Fire on a train dealt with under the direction of guard

Fire on a train dealt with under the direction of guard

18 May 2016

RMT Press Office

On the day that RMT steps up fight to defend rail guards a fire on a train at Twyford is dealt with under the direction of the guard

 

On the day that rail union RMT stepped up the national fight to defend the role of the safety-critical role of the guard with a protest at the Rail Industry Event in Westminster, a potentially serious incident was averted at Ruscombe just east of Twyford this morning when a fire on board a train was dealt with by the guard who put the emergency evacuation procedure in place and directed other rail staff travelling on the service to extinguish the fire before the emergency services arrived.
The incident – that led to suspension of some services in and out of Paddington – was tweeted by the Network Rail Great Western twitter feed – with the swift action and professionalism of the on-board crew heavily emphasised. Inexplicably, Network Rail have now removed those tweets, which said that the fire had been identified and put out under the direction of train crew prior to the arrival of the Fire Brigade.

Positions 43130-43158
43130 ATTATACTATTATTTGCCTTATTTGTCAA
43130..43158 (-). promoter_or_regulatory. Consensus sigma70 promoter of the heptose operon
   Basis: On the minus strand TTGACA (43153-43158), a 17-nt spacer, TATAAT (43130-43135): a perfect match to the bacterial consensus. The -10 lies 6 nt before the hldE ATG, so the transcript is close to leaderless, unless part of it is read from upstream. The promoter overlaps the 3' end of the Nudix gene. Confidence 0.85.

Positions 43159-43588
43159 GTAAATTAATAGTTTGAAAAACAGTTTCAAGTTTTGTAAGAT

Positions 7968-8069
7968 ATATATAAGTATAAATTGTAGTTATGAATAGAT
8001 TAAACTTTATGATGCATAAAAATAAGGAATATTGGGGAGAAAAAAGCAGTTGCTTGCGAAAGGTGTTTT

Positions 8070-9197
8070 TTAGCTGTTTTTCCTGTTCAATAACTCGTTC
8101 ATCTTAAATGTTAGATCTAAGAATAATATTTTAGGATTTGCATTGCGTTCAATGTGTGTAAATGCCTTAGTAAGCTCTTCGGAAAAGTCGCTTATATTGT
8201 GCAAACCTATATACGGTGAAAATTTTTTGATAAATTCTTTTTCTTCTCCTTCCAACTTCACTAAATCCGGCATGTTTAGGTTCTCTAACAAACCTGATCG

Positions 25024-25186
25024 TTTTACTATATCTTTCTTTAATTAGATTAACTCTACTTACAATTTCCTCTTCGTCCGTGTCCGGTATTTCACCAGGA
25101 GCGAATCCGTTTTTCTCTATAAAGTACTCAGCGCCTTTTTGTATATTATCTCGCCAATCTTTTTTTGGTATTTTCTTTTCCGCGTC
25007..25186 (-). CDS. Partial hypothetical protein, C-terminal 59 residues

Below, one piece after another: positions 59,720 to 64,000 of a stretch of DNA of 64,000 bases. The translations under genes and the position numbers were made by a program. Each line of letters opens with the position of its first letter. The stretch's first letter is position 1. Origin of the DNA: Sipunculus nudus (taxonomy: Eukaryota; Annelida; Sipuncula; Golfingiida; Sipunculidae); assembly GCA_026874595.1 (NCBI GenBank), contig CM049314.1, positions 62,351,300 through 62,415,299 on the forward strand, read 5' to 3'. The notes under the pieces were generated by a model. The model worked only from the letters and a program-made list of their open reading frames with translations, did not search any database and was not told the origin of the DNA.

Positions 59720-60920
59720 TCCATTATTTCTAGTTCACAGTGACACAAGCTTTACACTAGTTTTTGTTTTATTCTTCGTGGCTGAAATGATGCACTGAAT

The train was a the busy 8.08 service out of Oxford.
Mick Cash, RMT General Secretary, said:
“RMT awaits the outcome of the investigation into the fire on a Great Western train just east of Twyford after 8am this morning but we do know from the now deleted Network Rail tweets that the fire was put out under the direction of the guard who also safely evacuated the passengers on this busy service. The incident once again emphasises the safety-critical role of the guard and exposes the dangerous nonsense of trying to undermine and abolish these posts.
“If there had been no guard on this train the potential consequences would have been horrendous.
“Why the Network Rail tweets were deleted is anybody’s guess, but with the incident coming on the day that RMT is stepping up the national fight to defend the role of the guard on our trains it is clearly added weight to the evidence base that the guard is crucial to train safety.”

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Tagged with: Fire, Twyford, Guard